pevaneyn-mac:wireshark pevaneyn$ traceroute v4.fr.ipv6-test.com traceroute to v4.fr.ipv6-test.com (126.96.36.199), 64 hops max, 52 byte packets 1 188.8.131.52 (184.108.40.206) 6.215 ms 0.282 ms 0.244 ms 2 ge.ar1.brucam.belnet.net (220.127.116.11) 0.350 ms 0.325 ms 0.365 ms 3 10ge.cr2.bruvil.belnet.net (18.104.22.168) 1.143 ms 0.964 ms 0.994 ms 4 ovh.bnix.net (22.214.171.124) 2.396 ms 1.900 ms 1.942 ms 5 rbx-g2-a9.fr.eu (126.96.36.199) 5.712 ms 4.725 ms 4.794 ms 6 rbx-2-6k.fr.eu (188.8.131.52) 10.489 ms 15.149 ms rbx-1-6k.fr.eu (184.108.40.206) 50.591 ms 7 rbx-26-m1.fr.eu (220.127.116.11) 4.448 ms rbx-26-m1.routers.ovh.net (18.104.22.168) 4.754 ms 4.996 ms 8 eight.t0x.net (22.214.171.124) 3.950 ms 3.975 ms 4.067 ms pevaneyn-mac:wireshark pevaneyn$ traceroute6 v6.fr.ipv6-test.com traceroute6 to v6.fr.ipv6-test.com (2001:41d0:1:d87c::7e57:1) from 2001:6a8:1100:beef:114f:fb76:XXXX:XXXX, 64 hops max, 12 byte packets 1 2001:6a8:1100:beef::1 0.558 ms 0.674 ms 0.507 ms 2 2001:6a8:1000:800f::1 0.370 ms 0.414 ms 0.393 ms 3 10ge.cr2.bruvil.belnet.net 1.106 ms 1.112 ms 1.034 ms 4 ae0-200.bru20.ip6.tinet.net 1.620 ms 1.572 ms 1.523 ms 5 xe-2-1-0.ams20.ip6.tinet.net 6.063 ms xe-5-2-0.ams20.ip6.tinet.net 5.999 ms xe-8-1-0.ams20.ip6.tinet.net 6.002 ms 6 * * * 7 * * * 8 * * * 9 fra-5-6k.de.eu 25.602 ms * 30.531 ms 10 rbx-g2-a9.fr.eu 31.890 ms 27.448 ms 26.656 ms 11 rbx-1-6k.fr.eu 29.996 ms rbx-2-6k.fr.eu 33.715 ms rbx-1-6k.fr.eu 26.735 ms 12 2001:41d0:1:d87c::7e57:1 25.498 ms 31.873 ms 30.815 ms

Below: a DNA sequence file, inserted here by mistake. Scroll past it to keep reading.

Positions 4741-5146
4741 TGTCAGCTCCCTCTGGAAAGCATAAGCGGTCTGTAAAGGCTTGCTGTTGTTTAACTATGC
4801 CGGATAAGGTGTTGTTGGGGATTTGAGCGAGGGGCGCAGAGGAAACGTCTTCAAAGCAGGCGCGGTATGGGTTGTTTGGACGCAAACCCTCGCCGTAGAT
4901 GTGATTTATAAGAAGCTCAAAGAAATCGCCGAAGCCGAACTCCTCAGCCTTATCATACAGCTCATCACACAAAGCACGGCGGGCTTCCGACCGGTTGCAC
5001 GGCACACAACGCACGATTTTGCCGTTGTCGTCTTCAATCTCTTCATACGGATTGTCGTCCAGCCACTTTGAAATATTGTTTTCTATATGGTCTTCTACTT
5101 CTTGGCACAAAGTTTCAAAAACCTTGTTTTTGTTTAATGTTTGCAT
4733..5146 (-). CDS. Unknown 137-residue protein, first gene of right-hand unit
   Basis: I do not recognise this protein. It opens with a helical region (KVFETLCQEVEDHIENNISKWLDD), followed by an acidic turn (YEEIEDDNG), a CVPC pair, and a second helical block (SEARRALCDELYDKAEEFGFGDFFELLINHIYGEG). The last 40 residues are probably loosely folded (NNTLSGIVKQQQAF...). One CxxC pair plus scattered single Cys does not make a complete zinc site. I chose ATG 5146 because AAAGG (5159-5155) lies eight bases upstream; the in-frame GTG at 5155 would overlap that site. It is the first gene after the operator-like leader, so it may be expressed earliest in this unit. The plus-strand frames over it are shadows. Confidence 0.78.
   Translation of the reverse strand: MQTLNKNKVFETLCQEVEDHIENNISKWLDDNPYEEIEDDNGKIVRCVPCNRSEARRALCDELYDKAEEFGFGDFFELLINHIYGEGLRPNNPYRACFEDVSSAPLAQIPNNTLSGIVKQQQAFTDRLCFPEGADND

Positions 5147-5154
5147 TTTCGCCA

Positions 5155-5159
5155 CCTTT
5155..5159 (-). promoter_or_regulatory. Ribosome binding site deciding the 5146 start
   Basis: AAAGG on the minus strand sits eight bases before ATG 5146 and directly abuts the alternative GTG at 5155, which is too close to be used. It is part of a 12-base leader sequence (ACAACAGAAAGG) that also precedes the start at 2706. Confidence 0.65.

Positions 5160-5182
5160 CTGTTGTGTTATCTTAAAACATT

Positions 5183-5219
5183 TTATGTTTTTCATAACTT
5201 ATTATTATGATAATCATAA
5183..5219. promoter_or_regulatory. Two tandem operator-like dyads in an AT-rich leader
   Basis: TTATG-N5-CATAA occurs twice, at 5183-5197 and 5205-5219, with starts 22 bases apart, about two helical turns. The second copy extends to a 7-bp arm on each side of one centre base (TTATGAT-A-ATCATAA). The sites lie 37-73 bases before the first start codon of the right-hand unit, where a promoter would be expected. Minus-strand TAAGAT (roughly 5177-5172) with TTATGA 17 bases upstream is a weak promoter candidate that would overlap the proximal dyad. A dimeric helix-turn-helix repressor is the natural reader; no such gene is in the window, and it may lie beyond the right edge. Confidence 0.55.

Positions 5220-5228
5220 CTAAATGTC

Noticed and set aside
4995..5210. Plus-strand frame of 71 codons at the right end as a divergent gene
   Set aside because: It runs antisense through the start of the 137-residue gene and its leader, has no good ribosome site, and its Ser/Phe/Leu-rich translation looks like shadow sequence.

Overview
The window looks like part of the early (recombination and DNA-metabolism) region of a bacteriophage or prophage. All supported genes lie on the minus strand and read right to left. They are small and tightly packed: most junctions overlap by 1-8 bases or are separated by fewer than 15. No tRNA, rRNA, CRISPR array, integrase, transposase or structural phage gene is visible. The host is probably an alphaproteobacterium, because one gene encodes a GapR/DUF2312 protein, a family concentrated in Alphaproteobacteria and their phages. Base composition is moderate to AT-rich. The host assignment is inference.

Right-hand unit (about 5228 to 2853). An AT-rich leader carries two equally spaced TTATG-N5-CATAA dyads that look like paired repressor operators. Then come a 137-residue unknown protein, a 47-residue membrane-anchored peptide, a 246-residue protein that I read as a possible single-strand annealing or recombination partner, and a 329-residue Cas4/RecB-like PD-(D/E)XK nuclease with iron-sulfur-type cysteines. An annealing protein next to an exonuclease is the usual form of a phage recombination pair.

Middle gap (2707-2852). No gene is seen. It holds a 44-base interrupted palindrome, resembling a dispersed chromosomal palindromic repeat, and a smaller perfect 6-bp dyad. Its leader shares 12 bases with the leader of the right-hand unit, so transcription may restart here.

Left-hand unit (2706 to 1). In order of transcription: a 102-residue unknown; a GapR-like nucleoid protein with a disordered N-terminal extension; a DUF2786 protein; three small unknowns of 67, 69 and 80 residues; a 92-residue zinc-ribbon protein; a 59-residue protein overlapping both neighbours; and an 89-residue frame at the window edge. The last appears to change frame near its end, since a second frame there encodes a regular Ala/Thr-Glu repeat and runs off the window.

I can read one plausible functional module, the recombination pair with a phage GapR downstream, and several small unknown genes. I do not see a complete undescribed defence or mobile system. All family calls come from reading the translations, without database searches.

So a trip around Europe. But IPv6 needs not be slow:
pevaneyn-mac:fosdem pevaneyn$ traceroute6 www.debian.org traceroute6: Warning: www.debian.org has multiple addresses; using 2001:858:2:2:214:22ff:fe0d:7717 traceroute6 to www.debian.org (2001:858:2:2:214:22ff:fe0d:7717) from 2001:6a8:1100:beef:114f:fb76:XXXX:XXXX, 64 hops max, 12 byte packets 1 2001:6a8:1100:beef::1 0.640 ms 1.731 ms 0.607 ms 2 2001:6a8:1000:800f::1 0.491 ms 0.356 ms 0.387 ms 3 2001:6a8:1000:2::2 0.442 ms 10ge.cr2.bruvil.belnet.net 1.081 ms 0.989 ms 4 10ge.cr1.brueve.belnet.net 1.979 ms 10ge.cr1.brueve.belnet.net 1.718 ms 1.479 ms 5 20gigabitethernet1-3.core1.ams1.ipv6.he.net 4.766 ms 8.460 ms 7.190 ms 6 10gigabitethernet1-1.core1.fra1.he.net 16.977 ms 20.783 ms 11.835 ms 7 ge2-19-decix-ipv6-c1.ix.sil.at 70.823 ms 42.928 ms 45.012 ms 8 2001:858:66:203:215:2cff:fe8d:bc00 27.416 ms 26.934 ms 28.561 ms 9 ip6-te1-4-c2.oe3.sil.at 26.776 ms 26.413 ms 26.856 ms 10 2001:858:66:22c:217:fff:fed4:6000 27.156 ms 27.472 ms 26.778 ms 11 englund.debian.org 27.211 ms 27.641 ms 27.823 ms pevaneyn-mac:fosdem pevaneyn$ traceroute www.debian.org traceroute: Warning: www.debian.org has multiple addresses; using 126.96.36.199 traceroute to www.debian.org (188.8.131.52), 64 hops max, 52 byte packets 1 184.108.40.206 (220.127.116.11) 0.619 ms 0.254 ms 0.255 ms 2 ge.ar1.brucam.belnet.net (18.104.22.168) 0.432 ms 0.385 ms 0.448 ms 3 10ge.cr1.brueve.belnet.net (22.214.171.124) 1.153 ms 1.557 ms 0.951 ms 4 nl-asd-dc2-ias-csg01.nl.kpn.net (126.96.36.199) 5.608 ms 5.442 ms 10.251 ms 5 * * * 6 ffm-s1-rou-1021.de.eurorings.net (188.8.131.52) 38.019 ms 37.926 ms ffm-s1-rou-1021.de.eurorings.net (184.108.40.206) 39.953 ms 7 ffm-s1-rou-1022.de.eurorings.net (220.127.116.11) 40.075 ms ffm-s1-rou-1022.de.eurorings.net (18.104.22.168) 38.180 ms ffm-s1-rou-1022.de.eurorings.net (22.214.171.124) 42.755 ms 8 mchn-s1-rou-1022.de.eurorings.net (126.96.36.199) 33.019 ms 33.211 ms 37.045 ms 9 wien-s2-rou-1002.at.eurorings.net (188.8.131.52) 39.827 ms 37.795 ms 39.839 ms 10 wien-s2-rou-1041.at.eurorings.net (184.108.40.206) 37.581 ms 37.633 ms 39.505 ms 11 sil.cust.at.eurorings.net (220.127.116.11) 37.654 ms 35.650 ms 35.521 ms 12 englund.debian.org (18.104.22.168) 38.009 ms 38.124 ms 40.628 ms